Black market sperm donor who has fathered over 22 children branded ‘incredibly dangerous’ by health experts

Black market sperm donor who has fathered over 22 children branded 'incredibly dangerous' by health experts

A man who fathered 22 children after illegally advertising his sperm on Facebook has revealed how he meets women at the roadside to hand over his ‘donation’ in a container.

The Scottish man, who lives near Glasgow, claims to have donated to more than 50 women – but health experts have branded his activities incredibly dangerous.

The donor, who uses the psudonym Anthony Fletcher, does not charge women for his sperm, and told the Daily Record he is motivated by a desire to help.

He describes himself as a 39-year-old university graduate with blue eyes, brown hair and of average height.

His secret lifestyle began five years ago out of what he claims was a genuine desire to help women who could not have a family of their own.

At first, he considered donating legally through a clinic but the requirements that must be met, and the right of any child produced to know their natural father’s identity when they turn 18, put him off.

He then turned to Facebook.

Anthony said If they’ve come to me, they have already reached that point where they want to go ahead, almost no matter what – their minds are made up.

It is against the law in the UK to distribute or procure sperm and eggs without a licence from the Human Fertilisation and Embryology Authority.

The licence means clinics are bound by strict rules and ­guidelines where donors are rigorously tested for medical and genetic conditions.

Sperm is also screened and quarantined for six months to prevent any risk to the health of the mother or the unborn child and donors must also disclose any medical conditions running in their family.

They are also restricted to donating to no more than 10 ­families, to prevent children being born with very high numbers of half-siblings.

Anthony bases his claims of good health solely on an STI test and insists there are no known genetic defects in his family.

He said Most people may think that women come to me as a last resort but that’s not really the case, I’ve found I can be the first resort.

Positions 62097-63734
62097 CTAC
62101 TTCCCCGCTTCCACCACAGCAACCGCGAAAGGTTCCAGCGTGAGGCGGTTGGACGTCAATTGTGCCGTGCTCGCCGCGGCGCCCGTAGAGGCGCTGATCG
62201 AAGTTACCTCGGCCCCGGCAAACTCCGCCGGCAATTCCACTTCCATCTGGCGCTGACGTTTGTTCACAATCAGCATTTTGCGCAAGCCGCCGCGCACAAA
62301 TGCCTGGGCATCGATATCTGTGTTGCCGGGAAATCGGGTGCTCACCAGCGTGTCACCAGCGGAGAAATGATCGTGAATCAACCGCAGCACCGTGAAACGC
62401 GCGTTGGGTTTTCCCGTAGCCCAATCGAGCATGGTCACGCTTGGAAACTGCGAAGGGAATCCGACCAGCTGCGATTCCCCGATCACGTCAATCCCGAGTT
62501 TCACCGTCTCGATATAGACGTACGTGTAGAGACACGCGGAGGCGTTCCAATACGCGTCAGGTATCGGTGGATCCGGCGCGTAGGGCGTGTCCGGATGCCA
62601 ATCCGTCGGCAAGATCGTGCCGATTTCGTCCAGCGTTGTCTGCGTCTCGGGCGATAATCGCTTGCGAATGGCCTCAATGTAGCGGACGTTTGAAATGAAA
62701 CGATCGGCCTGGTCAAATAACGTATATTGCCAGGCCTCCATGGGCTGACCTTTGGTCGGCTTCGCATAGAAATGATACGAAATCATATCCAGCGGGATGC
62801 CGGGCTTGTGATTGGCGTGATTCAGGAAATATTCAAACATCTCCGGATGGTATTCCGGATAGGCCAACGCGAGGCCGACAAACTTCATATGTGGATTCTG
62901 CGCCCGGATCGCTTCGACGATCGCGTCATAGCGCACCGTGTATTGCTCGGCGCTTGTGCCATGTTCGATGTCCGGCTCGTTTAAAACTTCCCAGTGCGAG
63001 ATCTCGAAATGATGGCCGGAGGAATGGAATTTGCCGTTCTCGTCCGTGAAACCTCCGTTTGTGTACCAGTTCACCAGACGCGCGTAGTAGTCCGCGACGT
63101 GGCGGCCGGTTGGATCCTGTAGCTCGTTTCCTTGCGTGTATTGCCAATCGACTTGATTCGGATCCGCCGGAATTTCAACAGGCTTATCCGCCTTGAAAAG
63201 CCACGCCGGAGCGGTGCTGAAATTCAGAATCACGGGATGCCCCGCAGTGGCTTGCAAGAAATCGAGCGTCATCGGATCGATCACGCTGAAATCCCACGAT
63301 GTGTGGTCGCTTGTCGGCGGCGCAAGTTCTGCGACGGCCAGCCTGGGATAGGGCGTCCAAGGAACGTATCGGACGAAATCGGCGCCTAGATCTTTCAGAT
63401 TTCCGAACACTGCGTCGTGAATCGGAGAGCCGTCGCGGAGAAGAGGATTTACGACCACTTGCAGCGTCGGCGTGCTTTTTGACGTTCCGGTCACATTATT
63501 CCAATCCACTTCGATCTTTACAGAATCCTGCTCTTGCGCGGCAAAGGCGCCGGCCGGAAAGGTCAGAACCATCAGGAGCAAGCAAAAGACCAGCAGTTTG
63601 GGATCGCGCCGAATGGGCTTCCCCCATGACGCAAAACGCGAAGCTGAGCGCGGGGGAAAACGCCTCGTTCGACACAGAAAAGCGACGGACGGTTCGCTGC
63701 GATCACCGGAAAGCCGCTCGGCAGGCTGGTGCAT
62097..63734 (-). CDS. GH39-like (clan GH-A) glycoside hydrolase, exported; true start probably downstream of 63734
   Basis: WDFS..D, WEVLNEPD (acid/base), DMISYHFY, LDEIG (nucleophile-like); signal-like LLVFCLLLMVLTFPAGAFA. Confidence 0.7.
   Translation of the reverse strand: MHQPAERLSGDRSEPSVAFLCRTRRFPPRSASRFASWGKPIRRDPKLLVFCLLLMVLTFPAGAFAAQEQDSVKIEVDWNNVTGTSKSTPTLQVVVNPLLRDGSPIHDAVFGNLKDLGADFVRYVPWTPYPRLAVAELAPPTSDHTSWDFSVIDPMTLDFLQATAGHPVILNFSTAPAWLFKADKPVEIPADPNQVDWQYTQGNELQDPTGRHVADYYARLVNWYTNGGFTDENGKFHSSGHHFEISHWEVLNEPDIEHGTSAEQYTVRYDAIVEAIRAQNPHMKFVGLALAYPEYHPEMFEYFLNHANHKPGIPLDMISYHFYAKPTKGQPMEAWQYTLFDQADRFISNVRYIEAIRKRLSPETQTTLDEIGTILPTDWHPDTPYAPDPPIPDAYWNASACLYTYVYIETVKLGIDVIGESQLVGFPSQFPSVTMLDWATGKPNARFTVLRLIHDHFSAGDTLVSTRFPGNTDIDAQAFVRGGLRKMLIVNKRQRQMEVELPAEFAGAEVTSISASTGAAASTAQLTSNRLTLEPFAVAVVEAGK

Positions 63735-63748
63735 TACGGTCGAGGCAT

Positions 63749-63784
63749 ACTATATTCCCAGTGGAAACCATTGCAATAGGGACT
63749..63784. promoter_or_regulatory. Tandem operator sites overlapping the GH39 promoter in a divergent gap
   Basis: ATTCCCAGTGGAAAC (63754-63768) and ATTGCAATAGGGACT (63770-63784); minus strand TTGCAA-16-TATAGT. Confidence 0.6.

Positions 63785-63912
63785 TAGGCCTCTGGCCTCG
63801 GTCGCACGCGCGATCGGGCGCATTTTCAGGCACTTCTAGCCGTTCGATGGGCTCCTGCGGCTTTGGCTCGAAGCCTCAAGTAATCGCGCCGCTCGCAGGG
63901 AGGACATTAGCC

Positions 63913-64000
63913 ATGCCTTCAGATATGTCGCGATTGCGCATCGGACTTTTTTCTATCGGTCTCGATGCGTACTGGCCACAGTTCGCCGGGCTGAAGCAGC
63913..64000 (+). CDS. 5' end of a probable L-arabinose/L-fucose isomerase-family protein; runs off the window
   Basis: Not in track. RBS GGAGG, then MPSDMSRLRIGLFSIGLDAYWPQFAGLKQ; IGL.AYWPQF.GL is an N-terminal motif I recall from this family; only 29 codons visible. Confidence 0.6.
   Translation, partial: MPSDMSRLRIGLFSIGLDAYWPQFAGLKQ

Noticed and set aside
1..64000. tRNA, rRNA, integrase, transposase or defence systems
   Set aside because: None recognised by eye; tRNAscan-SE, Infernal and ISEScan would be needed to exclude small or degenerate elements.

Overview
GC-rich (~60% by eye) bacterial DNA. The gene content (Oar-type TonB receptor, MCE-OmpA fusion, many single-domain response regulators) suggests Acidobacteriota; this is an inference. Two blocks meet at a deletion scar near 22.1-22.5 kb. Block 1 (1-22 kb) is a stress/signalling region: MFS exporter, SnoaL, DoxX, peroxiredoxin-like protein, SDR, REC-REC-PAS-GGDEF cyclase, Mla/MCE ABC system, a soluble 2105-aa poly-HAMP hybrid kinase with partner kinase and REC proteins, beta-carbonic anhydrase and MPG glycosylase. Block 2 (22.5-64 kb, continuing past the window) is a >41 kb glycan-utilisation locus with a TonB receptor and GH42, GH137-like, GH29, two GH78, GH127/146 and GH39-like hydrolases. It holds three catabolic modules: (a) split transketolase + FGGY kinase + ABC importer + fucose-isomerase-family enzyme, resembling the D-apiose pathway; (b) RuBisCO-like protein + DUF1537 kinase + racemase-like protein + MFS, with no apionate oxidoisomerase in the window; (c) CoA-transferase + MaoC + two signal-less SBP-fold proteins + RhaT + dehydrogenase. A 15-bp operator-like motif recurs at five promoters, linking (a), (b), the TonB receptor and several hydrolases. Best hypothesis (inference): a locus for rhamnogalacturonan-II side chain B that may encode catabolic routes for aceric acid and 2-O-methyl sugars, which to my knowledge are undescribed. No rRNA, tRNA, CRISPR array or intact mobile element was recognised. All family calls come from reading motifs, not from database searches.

A lot of them are not well off and so can’t afford to go to a private clinic, while others may have been knocked back by the NHS.

In the past, he has met people at their homes or in hotels, but now prefers to meet at a roadside location near his Glasgow ­neighbourhood, where he hands over his donation in a container.

Anthony said It’s simple – they arrive by car at a specific location and I walk up and hand over what I need to.

Men donating sperm through regulated sperm banks are not legally considered to be the parent of any resulting children.

The biological father will have no legal obligation towards them, will not be named on the birth certificate, have no say on the upbringing of the child, and will not be asked to support the child financially.

Where fresh sperm is donated outside of a licensed clinic, the donor is considered to be the child’s legal father, with all the responsibilities that involves.

Anthony says on Facebook I’m an active and experienced sperm donor based a few miles from Glasgow.

I’m still available to help more women get pregnant. I’m happy to donate to single women, same-sex couples, and women in ­heterosexual relationships.

Be sure to let me know your rough location, your age, your relationship status, and the ­donation method you’re looking for. I do NOT charge for donations.

But Dr Hana Visnova, a specialist in reproductive health and medical director at IVF Cube in Czech Republic, offered a stark warning about the dangers.

She said These tales of black market sperm ­donation are becoming more common.

People who are desperate for children but who are having ­difficulties and aren’t eligible for NHS care can become desperate.

But finding a donor online, knowing nothing about them and having no knowledge of their health or background, is incredibly dangerous. You’re not only putting yourself at risk, but also your potential offspring.

Clinics in the UK and abroad are tightly regulated to ensure the highest standards are met.

We are getting an increasing number of patients from the UK frustrated with NHS options and who cannot afford private ­treatment at home.

News Source MirrorNews

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